Don’t be left flagging behind with UAE customs

Portraits are not compulsory. They are a sign of loyalty, respect and appreciation. So, yes, it’s always a lovely gesture.

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Dear Ali: I run an international company in the UAE and I feel proud to be part of this country. This week, we celebrated raising the UAE flag and we are thinking of hanging the sheikhs’ portraits in our office, but I’m not sure if this is OK. If so, what is the protocol? BN, Abu Dhabi

Dear BN: Flag Day was a special day indeed and I’m proud to hear that everyone in our country celebrated it. First of all, portraits are not compulsory. They are a sign of loyalty, respect and appreciation. So, yes, it’s always a lovely gesture. Emirati customers, partners and potential customers will notice these portraits and understand that you are loyal to the Government and that you respect our leaders. They are also a sign that you follow the same vision and goals as the sheikhs. This respect is part of the country’s social code; we don’t talk about it a lot, but it’s in our DNA. There’s a limit to what hanging a sheikh’s portrait will do, and you should not expect anything in return, but be sure that it will have a positive effect.

There’s no rule about the order, and in different offices you will find different arrangements. As a guideline, if there are two portraits, the most significant one goes on the right. If there are three, the main one is in the middle, with the next most significant person to his left. For instance, in the capital, the order from left to right might be: Sheikh Khalifa, President of the UAE, then Sheikh Zayed, the founding President of the UAE, then Sheikh Mohammad bin Zayed, Crown Prince of Abu Dhabi and Deputy Supreme Commander of the Armed Forces. There’s no rule about where the portraits should be hung, but the custom is to place them in the lobby or entrance. Also, they can be hung in the CEO or manager’s office, behind the desk. Size is not an issue: you can just choose what looks appropriate to the size of the office and wall.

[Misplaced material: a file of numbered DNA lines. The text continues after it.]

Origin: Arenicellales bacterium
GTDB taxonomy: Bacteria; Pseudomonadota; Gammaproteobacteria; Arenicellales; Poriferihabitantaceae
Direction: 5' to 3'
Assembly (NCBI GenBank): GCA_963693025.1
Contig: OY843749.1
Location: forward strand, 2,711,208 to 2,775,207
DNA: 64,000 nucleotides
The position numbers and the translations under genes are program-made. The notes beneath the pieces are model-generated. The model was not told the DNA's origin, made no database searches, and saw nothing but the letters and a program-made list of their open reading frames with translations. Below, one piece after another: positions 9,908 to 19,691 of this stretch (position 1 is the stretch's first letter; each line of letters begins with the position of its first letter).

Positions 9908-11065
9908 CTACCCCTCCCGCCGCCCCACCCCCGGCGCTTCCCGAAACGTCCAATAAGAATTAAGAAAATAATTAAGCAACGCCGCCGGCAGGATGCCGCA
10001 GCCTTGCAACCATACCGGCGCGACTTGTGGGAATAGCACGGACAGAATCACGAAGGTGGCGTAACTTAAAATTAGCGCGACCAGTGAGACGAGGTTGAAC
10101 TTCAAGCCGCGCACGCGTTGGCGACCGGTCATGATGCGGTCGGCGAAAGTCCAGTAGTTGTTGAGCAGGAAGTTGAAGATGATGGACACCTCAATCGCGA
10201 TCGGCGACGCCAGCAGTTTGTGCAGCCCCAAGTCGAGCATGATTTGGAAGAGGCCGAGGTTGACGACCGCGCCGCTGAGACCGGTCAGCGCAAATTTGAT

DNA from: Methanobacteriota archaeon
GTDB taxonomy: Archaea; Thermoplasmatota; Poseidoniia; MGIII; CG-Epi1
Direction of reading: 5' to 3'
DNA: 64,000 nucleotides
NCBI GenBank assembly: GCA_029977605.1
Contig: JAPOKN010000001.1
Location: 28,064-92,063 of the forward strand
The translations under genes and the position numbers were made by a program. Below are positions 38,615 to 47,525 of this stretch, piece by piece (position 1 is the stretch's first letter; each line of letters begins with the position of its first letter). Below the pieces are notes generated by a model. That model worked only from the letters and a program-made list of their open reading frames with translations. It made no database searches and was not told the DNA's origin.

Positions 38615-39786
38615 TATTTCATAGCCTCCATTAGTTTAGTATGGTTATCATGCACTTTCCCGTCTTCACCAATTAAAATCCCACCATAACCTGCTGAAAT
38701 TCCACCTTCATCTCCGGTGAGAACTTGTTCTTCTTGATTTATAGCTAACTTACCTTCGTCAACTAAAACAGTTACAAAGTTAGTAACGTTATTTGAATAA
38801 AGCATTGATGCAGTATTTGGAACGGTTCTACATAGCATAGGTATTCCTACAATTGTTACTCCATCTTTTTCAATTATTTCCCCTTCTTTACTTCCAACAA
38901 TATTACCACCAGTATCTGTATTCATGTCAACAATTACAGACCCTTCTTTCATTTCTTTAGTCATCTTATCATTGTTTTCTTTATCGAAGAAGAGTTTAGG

Remember that each emirate has its own ruler, so it’s a good idea to hang a picture of the respective emirate’s leader if your office is not in Abu Dhabi. If your company is international or has offices in different emirates, it might be best to only hang portraits of the President and the Vice President, Sheikh Mohammed bin Rashid. Then you can also hang portraits of the respective ruler and crown prince in offices in the individual emirates.

Dear Ali: What is the story behind the UAE Flag and who designed it? DF, Al Ain

Dear DF: The flag has a beautiful story behind it. It all began just after the announcement of the UAE’s birth in 1971, when a young Emirati man called Abdulla Mohammad Al Maainah, who was 18 years old at the time, read an article in the newspaper Al Ittihad that mentioned a competition to design the unity flag. Many artists from around the region were invited to participate. When Abdulla read this news, he ran to the closest bookshop and purchased a colour box, since there were only two days left in the competition. Abdulla stayed up all night designing and painting until he confirmed six design samples of the potential flag. He put them all in an album, sent it to the competition office and waited.

The Ministry of Foreign Affairs called Abdulla telling him that one of his designs had been chosen as one of the top six from 1,030 ­submissions.

The chosen flag was to be raised at the same time in Abu Dhabi, Dubai and the rest of the UAE.

From far away, Abdulla could see the flag being raised, but it wasn’t clear to him because of the wind and the sun, so he wasn’t sure if it was his design. The next morning, Abdulla confirmed that it was his design when he read the newspaper and saw the flag. Abdulla received an award of 4,000 riyals. Abdulla’s salary at that time was 650 riyals.

Today, Abdulla is the UAE ambassador to Chile.

Ali Al Saloom is a cultural adviser and public speaker from the UAE. Follow @AskAli on Twitter, and visit www.ask-ali.com to ask him a question and to find his guidebooks to the UAE, priced at Dh50.

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